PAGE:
I also second the stickers.
posted by SMPA at 3:28 PM on June 1, 2011 [2 favorites]


For my husband we generally put left over dinner into a glass pyrex dish with lid. We have 5 or 7 of these so that some can be frozen. That way he doesn't have to worry about using the work fridge and doesn't have to eat last nights dinner the next day, unless he wants to. Some meals yield 2 or more left over lunches that we dish up right at dinner time and pop into the freezer for later. If we have a day or two without leftover dinners I go to the grocery store and get Kaiser rolls and several types of sandwich meats in 75g amounts from the deli. Meals with no effort. Into a brown bag goes a roll, a baggie of meat, a banana and lunch is done. This can be beefed up by adding kid lunch staples as raisins, cookies, granola etc.
posted by saradarlin at 3:55 PM on June 1, 2011


1. While it would be nice to pocket the cash (minus grocery money) for the days we packed instead of purchased, the overall goal is to spend less money, not to transfer the cash to another frivolous purchase.


Figure out based on average of past weeks' spending how much lunch out costs you in the aggregate. Subtract the cost of groceries. Whatever is left each week from your "food budget", save in envelope that you're not able to spend unless it's an emergency. At the end ofsome pre determined time, use it to do something. Whether an extra gift, or something you need. It's extra money you didn't plan to have since it was already "used" in your budget. Or put it in a savings vehicle that you won't touch and consider that amount a gift to yourself.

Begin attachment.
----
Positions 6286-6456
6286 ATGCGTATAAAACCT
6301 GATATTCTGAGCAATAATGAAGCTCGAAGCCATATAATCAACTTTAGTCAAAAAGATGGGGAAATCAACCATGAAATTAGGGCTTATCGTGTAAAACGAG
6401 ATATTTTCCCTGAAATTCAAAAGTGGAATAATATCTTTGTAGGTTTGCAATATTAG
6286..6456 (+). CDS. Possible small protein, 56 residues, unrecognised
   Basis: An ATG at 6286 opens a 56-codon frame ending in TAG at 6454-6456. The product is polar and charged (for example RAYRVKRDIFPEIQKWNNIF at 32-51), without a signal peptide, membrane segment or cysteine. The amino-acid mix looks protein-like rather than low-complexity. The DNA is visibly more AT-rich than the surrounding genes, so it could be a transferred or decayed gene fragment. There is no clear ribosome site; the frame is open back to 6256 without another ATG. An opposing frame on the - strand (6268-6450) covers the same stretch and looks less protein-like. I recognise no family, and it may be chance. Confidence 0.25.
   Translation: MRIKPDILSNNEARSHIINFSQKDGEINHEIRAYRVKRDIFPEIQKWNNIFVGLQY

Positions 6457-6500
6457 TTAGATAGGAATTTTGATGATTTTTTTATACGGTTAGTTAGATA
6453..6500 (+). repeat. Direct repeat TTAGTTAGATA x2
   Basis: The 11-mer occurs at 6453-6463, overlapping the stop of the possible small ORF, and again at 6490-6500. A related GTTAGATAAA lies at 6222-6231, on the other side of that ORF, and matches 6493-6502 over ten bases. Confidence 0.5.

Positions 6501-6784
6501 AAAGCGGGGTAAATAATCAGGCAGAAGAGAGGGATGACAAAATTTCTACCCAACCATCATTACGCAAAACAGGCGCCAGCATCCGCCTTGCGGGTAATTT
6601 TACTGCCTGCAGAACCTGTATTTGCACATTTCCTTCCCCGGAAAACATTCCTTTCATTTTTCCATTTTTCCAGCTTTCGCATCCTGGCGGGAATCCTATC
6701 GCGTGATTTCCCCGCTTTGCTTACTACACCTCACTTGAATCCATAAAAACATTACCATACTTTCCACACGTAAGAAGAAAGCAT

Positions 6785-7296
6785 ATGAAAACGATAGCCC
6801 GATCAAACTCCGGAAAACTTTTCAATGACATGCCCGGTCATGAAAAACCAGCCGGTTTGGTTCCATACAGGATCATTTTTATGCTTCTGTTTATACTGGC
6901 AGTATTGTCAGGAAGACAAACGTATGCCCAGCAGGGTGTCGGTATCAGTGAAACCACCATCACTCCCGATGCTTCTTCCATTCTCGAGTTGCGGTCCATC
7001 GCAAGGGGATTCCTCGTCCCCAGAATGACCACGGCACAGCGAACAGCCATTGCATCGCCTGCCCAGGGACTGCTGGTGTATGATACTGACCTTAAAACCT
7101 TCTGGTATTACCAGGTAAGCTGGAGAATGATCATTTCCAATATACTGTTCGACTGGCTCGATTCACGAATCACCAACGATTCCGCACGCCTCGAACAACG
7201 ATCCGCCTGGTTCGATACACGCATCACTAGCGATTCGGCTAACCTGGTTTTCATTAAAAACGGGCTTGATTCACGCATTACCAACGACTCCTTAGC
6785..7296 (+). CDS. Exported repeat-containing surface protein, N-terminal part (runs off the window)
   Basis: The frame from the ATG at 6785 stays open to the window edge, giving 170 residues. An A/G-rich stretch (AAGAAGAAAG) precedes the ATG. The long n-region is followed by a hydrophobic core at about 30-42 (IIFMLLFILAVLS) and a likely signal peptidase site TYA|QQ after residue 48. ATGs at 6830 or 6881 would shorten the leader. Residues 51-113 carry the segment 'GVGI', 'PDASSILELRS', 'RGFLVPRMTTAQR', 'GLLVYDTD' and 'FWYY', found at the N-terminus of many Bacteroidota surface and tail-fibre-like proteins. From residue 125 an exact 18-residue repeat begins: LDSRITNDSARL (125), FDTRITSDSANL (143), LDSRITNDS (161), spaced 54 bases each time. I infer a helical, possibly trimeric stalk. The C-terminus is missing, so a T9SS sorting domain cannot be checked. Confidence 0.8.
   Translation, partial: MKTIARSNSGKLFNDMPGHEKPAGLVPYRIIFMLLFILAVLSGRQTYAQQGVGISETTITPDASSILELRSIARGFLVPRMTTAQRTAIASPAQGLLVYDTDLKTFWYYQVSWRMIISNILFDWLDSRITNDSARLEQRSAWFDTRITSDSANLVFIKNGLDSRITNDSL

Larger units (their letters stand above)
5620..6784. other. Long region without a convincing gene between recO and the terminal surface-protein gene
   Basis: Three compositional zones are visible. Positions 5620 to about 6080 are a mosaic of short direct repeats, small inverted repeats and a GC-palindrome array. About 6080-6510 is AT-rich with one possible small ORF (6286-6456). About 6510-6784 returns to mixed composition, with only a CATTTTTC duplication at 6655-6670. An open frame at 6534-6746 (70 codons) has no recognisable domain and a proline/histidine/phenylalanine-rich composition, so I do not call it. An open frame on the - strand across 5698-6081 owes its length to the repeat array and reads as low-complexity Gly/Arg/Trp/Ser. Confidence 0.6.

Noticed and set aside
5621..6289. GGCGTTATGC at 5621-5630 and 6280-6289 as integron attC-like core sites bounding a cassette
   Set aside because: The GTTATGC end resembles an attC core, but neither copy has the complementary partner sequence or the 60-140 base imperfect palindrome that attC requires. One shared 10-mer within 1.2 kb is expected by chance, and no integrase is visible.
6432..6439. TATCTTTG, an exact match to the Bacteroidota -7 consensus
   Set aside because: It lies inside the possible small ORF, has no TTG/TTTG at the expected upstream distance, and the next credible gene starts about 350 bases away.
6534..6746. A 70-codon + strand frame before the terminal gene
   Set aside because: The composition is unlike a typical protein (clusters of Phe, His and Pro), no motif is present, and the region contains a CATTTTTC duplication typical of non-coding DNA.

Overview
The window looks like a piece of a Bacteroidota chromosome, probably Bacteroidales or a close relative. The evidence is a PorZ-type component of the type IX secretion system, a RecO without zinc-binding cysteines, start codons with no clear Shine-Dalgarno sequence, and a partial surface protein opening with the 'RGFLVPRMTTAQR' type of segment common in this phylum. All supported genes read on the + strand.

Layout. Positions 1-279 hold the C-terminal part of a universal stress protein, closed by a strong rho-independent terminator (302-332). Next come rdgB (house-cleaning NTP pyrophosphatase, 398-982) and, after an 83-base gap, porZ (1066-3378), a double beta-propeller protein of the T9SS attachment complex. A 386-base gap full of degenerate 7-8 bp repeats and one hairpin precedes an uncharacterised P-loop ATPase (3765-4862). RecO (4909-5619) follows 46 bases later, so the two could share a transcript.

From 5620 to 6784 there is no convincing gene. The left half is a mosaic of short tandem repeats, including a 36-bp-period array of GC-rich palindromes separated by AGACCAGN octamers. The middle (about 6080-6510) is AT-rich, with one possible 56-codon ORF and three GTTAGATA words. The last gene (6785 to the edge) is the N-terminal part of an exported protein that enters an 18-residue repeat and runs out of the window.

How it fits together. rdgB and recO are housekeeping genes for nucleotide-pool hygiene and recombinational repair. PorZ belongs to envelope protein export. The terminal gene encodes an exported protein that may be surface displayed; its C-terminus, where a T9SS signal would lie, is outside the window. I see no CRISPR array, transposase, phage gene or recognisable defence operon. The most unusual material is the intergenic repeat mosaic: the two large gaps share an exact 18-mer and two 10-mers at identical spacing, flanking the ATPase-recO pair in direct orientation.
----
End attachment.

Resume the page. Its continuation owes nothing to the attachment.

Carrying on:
Or... as a friend did. She gave hersel (early 30s) an allowance each week. I believe it was $20. Whatever she didn't spend of it was put in an envelope for Christmas. When it came time for her to do her shopping she had almost $700. Net result, she barely had to spend any of her budgeted Christmas money.
posted by TravellingCari at 5:23 PM on June 1, 2011


We subscribed to a CSA. We get local produce and dairy delivered every week which makes us feel good about supporting local farmers, and it's organic, and we get a variety of things, so all that adds up to making it fun to cook. Then we have leftovers for lunches or we make things just for lunch, plus we have fruit to pack alongside the entrees.

Also it's really easy to make up a big bowl of assorted veggies to take for lunch. I try to mix a grain (quinoa, rice, or couscous), a protein or two (usually beans), and a few fruit/veggies (broccoli, green peppers, onions, apples--most everything works together). Then you can just dress it with some lemon juice and oil or vinegar.